RIYADH — Saudi Arabia on Friday listed the Muslim Brotherhood and two Syrian jihadist groups as terrorist organizations and ordered citizens fighting abroad to return within 15 days or face imprisonment, state TV reported.

The latest move represents a major escalation against the Muslim Brotherhood of deposed Egyptian president Mohammed Morsi and indicates rising concern in Riyadh over the possible return of battle-hardened Saudis extremists from Syria.

In addition to the Muslim Brotherhood, Saudi listed Al-Nusra Front, which is Al-Qaeda’s official Syrian affiliate, and the Islamic State of Iraq and the Levant (ISIL), a rogue group fighting in both Syria and Iraq, as terrorist organizations.

It also listed as terrorist groups the Shiite Huthi rebels fighting in northern Yemen and a little-known internal Shiite group called Hezbollah in the Hijaz.

Saudi and other conservative Gulf monarchies have long been hostile towards the Muslim Brotherhood, fearing that its brand of grass-roots activism and political Islam could undermine their authority.

Riyadh is a staunch supporter of the Sunni-led rebels battling to overthrow Syrian President Bashar Assad but has long feared blowback from radical jihadist groups, particularly after a spate of attacks by a local Al-Qaeda franchise from 2003 to 2006.

King Abdullah last month decreed jail terms of up to 20 years for belonging to “terrorist groups” and fighting abroad.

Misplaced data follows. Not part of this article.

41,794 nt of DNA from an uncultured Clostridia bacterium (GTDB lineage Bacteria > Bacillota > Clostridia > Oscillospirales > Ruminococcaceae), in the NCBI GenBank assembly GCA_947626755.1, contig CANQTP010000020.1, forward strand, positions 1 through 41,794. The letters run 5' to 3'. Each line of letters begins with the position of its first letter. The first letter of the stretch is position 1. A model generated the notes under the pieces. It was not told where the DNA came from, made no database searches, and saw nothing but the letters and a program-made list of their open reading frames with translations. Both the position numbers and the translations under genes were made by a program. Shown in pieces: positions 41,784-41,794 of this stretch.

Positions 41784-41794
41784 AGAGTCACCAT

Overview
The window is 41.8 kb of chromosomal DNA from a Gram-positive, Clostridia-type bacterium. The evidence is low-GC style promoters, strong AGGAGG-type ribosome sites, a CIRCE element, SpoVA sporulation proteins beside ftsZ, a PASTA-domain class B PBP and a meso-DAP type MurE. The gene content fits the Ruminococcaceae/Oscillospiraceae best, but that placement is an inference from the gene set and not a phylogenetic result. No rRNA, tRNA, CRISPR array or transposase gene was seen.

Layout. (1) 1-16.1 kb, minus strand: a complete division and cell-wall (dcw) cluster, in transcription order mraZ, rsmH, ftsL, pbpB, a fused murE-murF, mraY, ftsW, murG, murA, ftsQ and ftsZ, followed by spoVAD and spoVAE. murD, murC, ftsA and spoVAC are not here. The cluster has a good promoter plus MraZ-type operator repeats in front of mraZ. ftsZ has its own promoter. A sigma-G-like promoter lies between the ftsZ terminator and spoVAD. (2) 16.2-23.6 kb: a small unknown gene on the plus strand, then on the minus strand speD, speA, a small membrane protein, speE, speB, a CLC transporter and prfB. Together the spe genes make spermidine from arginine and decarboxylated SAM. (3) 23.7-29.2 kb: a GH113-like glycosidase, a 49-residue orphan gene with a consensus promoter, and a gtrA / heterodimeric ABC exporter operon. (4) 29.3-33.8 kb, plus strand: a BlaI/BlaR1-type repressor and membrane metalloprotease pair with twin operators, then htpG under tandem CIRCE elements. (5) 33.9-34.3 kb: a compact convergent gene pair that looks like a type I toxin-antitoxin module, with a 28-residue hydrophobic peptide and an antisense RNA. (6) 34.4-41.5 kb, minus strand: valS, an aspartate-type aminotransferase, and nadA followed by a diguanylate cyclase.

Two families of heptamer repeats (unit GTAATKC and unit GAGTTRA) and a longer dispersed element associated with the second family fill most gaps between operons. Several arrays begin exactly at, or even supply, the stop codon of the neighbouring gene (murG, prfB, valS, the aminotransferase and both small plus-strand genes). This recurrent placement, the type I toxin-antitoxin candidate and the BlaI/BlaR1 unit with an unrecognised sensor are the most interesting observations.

Similar sentences will be passed on those belonging to “extremist religious and ideological groups, or those classified as terrorist organizations, domestically, regionally and internationally,” state news agency SPA said at the time.

Supporting such groups, adopting their ideology or promoting them “through speech or writing” would also incur prison terms, the decree added.

Rights group Amnesty International sharply criticised last month’s legislation, saying it could be used to suppress peaceful political dissent because the law used an “overly vague definition of terrorism”.

“The Saudi Arabian authorities are seeking legal cover to entrench their ability to crack down on peaceful dissent and silence human rights defenders,” Amnesty’s Said Boumedouha said at the time.

Saudi Arabia set up specialised terrorism courts in 2011 to try dozens of nationals and foreigners accused of belonging to Al-Qaeda or being involved in a wave of bloody attacks that swept the country from 2003.